Last week, popular spin-studio SoulCycle filed for IPO, causing us to investigate the business behind the growing boutique fitness class industry. While we knew SoulCycle was popular, we were surprised by its scale. In 2014, the company earned $25 million on revenues of $112 million across a network of 38 studios in seven cities. The company, which started in 2006 with a 31-bike studio on Manhattan’s Upper West Side, has plans to add up to 250 locations in the coming years.

We were also intrigued by the contrast between SoulCycle’s business model and that of Planet Fitness, a traditional globo-gym that is simultaneously pursuing an IPO. SoulCycle typically charges $30/class, while Planet Fitness charges members a base rate of $10 per month. While some may dismiss SoulCycle as an overpriced service for one-percenters, the company’s widespread success — like many other boutique fitness programs — can be credited to a powerful brand-associated lifestyle that espouses fitness, fun, and spirituality. As explained by the New York Times:

“Its roots extend back a decade, when the chain’s founders, Elizabeth Cutler and Julie Rice, sought to create a new kind of cycling boutique. Unlike traditional workout classes, their company would feature — as described in Thursday’s prospectus — ‘cardio parties’ built around the personality of its instructors, blending high-octane workouts with more meditative elements in a candlelit studio. ‘SoulCycle instructors guide riders through an inspirational, meditative fitness experience designed to benefit the body, mind and soul,’ the company wrote in its prospectus, in a section entitled ‘Our Soul.’ ‘The experience is tribal. It is primal. And it is fun.'”

SoulCycle has built an incredibly strong base of “Soul Evangelists,” who espouse its benefits, proudly wear branded workout gear, and fully book classes within minutes of their opening online. These people also act as grass-roots marketers, enabling SoulCycle to keep a relatively small marketing budget.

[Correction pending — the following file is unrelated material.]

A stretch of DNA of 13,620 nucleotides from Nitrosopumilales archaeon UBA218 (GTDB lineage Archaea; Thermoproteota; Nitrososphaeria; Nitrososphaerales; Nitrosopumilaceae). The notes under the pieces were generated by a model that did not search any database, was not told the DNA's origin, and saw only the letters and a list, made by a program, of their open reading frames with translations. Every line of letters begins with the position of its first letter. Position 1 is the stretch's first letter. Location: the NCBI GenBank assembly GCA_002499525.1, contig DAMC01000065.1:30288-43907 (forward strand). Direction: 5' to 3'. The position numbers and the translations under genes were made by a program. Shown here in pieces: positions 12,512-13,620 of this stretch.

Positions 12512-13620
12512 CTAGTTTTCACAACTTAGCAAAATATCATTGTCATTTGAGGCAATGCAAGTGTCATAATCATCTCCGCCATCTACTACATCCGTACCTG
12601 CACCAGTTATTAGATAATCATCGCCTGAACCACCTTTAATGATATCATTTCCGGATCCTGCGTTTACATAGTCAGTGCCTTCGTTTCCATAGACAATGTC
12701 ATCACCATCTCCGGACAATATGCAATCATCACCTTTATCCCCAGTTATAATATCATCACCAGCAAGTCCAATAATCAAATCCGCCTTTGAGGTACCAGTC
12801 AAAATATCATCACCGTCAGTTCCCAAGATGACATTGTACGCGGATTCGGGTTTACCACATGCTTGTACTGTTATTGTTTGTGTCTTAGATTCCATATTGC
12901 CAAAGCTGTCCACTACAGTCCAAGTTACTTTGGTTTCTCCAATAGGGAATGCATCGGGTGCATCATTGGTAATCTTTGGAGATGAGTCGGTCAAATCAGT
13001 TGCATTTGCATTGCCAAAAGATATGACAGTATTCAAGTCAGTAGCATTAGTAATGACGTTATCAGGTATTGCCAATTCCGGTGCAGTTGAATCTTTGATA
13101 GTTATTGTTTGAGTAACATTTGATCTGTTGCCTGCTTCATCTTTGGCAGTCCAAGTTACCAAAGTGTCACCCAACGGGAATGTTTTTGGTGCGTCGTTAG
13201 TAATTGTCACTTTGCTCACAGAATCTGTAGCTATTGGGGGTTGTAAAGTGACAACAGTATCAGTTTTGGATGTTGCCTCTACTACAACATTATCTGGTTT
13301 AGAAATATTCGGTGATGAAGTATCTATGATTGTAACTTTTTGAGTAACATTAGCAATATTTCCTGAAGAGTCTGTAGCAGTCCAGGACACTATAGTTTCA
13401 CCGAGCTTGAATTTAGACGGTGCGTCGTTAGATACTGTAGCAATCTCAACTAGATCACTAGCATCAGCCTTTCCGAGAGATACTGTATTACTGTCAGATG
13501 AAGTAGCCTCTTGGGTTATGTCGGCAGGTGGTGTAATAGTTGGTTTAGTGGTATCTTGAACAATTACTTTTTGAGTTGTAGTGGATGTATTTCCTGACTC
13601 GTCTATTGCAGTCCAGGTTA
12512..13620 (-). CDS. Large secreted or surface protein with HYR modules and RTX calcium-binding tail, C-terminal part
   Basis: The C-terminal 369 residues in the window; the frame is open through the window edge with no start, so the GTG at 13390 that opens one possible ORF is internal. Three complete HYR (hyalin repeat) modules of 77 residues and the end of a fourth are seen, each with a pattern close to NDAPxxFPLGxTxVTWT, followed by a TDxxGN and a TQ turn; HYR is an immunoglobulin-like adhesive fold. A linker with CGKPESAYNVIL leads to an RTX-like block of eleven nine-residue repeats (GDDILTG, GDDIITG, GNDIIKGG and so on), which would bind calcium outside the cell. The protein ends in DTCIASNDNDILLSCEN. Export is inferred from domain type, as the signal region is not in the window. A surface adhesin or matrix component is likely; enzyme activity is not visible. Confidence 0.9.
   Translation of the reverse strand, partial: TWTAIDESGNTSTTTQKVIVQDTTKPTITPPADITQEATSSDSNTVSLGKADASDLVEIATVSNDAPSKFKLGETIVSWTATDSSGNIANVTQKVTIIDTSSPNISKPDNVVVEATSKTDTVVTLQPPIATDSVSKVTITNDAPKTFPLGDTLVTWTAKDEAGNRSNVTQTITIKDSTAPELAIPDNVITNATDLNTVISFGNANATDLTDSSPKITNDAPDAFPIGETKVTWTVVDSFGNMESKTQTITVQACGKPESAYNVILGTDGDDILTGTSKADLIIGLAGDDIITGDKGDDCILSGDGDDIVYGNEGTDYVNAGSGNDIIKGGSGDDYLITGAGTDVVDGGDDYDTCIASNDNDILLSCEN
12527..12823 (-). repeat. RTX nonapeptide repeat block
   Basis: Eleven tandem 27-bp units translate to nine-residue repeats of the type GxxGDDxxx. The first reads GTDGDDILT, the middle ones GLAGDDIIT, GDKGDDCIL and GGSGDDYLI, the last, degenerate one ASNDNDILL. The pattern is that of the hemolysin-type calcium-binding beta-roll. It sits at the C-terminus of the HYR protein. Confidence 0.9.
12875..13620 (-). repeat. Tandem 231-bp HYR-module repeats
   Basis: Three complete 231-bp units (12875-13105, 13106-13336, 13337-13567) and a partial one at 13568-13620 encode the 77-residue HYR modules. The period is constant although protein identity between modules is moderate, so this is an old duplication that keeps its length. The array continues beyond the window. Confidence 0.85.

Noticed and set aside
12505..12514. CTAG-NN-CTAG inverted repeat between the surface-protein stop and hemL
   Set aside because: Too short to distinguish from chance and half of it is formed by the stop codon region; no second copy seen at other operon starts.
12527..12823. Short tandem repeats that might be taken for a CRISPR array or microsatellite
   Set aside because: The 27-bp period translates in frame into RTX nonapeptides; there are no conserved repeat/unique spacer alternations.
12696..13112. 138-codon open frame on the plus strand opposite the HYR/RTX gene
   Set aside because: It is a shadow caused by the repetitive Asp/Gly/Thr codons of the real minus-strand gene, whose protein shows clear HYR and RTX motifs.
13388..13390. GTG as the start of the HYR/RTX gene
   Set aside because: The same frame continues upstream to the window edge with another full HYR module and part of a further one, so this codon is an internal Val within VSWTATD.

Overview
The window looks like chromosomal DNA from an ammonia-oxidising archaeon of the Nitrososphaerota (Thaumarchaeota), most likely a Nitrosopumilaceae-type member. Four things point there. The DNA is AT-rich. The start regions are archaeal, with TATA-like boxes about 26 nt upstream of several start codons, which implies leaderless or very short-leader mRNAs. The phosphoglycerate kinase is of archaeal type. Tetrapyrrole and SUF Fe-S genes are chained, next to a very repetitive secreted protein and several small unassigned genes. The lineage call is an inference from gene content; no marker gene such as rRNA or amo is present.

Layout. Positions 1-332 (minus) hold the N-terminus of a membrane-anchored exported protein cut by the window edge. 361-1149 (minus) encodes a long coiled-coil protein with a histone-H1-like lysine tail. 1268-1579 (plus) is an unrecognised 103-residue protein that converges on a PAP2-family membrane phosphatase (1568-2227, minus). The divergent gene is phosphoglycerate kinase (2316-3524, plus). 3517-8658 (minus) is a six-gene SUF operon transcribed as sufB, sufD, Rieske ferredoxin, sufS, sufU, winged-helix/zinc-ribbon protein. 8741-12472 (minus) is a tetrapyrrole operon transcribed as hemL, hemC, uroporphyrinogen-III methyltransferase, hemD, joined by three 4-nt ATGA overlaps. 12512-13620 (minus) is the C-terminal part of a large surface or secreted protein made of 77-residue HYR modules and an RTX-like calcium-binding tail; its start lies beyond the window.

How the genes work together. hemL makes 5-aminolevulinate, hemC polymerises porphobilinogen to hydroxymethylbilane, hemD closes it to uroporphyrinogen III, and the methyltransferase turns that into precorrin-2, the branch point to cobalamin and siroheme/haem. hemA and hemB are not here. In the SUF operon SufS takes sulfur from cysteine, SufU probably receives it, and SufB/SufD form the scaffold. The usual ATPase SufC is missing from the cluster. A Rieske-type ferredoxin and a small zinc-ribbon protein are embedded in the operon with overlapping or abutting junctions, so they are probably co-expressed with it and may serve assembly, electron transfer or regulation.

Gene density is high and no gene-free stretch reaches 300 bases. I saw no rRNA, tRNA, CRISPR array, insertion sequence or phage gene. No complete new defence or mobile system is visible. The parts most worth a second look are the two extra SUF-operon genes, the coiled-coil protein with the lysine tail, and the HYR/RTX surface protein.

The growing popularity of boutique fitness extends beyond SoulCycle. While traditional gyms are seeing stagnant growth, boutique fitness programs are exploding. Today, an estimated 21 million Americans participate in programs such as Crossfit, CorePowerYoga, Barry’s Bootcamp, Pure Barre and Physique57. While these programs are undoubtedly more expensive — clients typically spend $98/month vs. $56/month for traditional health club memberships — clients believe they are getting more than just exercise. The Wall Street Journal explains:

“As exercise routines serve more roles in people’s lives—stress relief, psychotherapy, social outlet, even personal identity—the expense of boutiques becomes easier to justify, their devotees say. Boutique-fitness fans also say they like the fact that most workouts are led by instructors or coaches. Some say they feel a sense of belonging that overrides the fact that they’re spending more for fewer disciplines than what’s available at a health club.”

At first glance, it’s easy to dismiss these fitness programs as serious business. However, the dynamics underlying these business models are powerful, and their value proposition is clearly hitting a chord in today’s market. As a result, these programs are experiencing impressive growth, high customer retention rates, and strong margins. To us, it is a great reminder that there’s always room for business success for those who can address a need and add value to their customer base.

New York TimesWall Street JournalSoul Cycle

Have a great week,

Your Chenmark Capital Team